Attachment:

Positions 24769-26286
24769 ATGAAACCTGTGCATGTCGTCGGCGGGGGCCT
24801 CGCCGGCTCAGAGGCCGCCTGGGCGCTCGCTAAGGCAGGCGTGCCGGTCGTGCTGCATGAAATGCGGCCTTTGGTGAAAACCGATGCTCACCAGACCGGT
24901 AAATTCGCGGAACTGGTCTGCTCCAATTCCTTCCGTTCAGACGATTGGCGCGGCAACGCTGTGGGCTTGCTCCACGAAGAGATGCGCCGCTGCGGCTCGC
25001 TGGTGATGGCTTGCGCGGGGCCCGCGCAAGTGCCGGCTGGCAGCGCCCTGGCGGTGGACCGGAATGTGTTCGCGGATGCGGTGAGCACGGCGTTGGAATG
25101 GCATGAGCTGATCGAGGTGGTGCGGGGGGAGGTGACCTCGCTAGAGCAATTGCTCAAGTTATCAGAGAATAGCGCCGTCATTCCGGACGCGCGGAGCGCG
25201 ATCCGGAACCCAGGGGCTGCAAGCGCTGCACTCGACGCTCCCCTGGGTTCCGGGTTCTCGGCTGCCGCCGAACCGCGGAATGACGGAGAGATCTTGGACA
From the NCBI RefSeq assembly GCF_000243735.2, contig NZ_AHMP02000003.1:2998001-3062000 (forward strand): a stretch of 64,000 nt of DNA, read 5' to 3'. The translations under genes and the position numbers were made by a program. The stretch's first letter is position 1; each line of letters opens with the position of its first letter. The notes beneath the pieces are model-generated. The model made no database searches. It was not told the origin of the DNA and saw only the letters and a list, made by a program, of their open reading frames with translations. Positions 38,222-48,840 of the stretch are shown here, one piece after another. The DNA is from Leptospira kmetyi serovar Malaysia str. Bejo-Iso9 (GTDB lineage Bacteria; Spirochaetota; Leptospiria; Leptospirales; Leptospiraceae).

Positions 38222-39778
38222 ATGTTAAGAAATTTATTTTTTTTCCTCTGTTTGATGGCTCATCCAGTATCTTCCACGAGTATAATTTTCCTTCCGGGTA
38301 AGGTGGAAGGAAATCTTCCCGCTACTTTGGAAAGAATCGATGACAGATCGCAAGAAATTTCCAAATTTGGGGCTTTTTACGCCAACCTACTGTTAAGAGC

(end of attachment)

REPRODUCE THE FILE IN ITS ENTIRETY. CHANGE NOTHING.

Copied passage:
Positions 24769-26286
24769 ATGAAACCTGTGCATGTCGTCGGCGGGGGCCT
24801 CGCCGGCTCAGAGGCCGCCTGGGCGCTCGCTAAGGCAGGCGTGCCGGTCGTGCTGCATGAAATGCGGCCTTTGGTGAAAACCGATGCTCACCAGACCGGT
24901 AAATTCGCGGAACTGGTCTGCTCCAATTCCTTCCGTTCAGACGATTGGCGCGGCAACGCTGTGGGCTTGCTCCACGAAGAGATGCGCCGCTGCGGCTCGC
25001 TGGTGATGGCTTGCGCGGGGCCCGCGCAAGTGCCGGCTGGCAGCGCCCTGGCGGTGGACCGGAATGTGTTCGCGGATGCGGTGAGCACGGCGTTGGAATG
25101 GCATGAGCTGATCGAGGTGGTGCGGGGGGAGGTGACCTCGCTAGAGCAATTGCTCAAGTTATCAGAGAATAGCGCCGTCATTCCGGACGCGCGGAGCGCG
25201 ATCCGGAACCCAGGGGCTGCAAGCGCTGCACTCGACGCTCCCCTGGGTTCCGGGTTCTCGGCTGCCGCCGAACCGCGGAATGACGGAGAGATCTTGGACA
From the NCBI RefSeq assembly GCF_000243735.2, contig NZ_AHMP02000003.1:2998001-3062000 (forward strand): a stretch of 64,000 nt of DNA, read 5' to 3'. The translations under genes and the position numbers were made by a program. The stretch's first letter is position 1; each line of letters opens with the position of its first letter. The notes beneath the pieces are model-generated. The model made no database searches. It was not told the origin of the DNA and saw only the letters and a list, made by a program, of their open reading frames with translations. Positions 38,222-48,840 of the stretch are shown here, one piece after another. The DNA is from Leptospira kmetyi serovar Malaysia str. Bejo-Iso9 (GTDB lineage Bacteria; Spirochaetota; Leptospiria; Leptospirales; Leptospiraceae).

Positions 38222-39778
38222 ATGTTAAGAAATTTATTTTTTTTCCTCTGTTTGATGGCTCATCCAGTATCTTCCACGAGTATAATTTTCCTTCCGGGTA
38301 AGGTGGAAGGAAATCTTCCCGCTACTTTGGAAAGAATCGATGACAGATCGCAAGAAATTTCCAAATTTGGGGCTTTTTACGCCAACCTACTGTTAAGAGC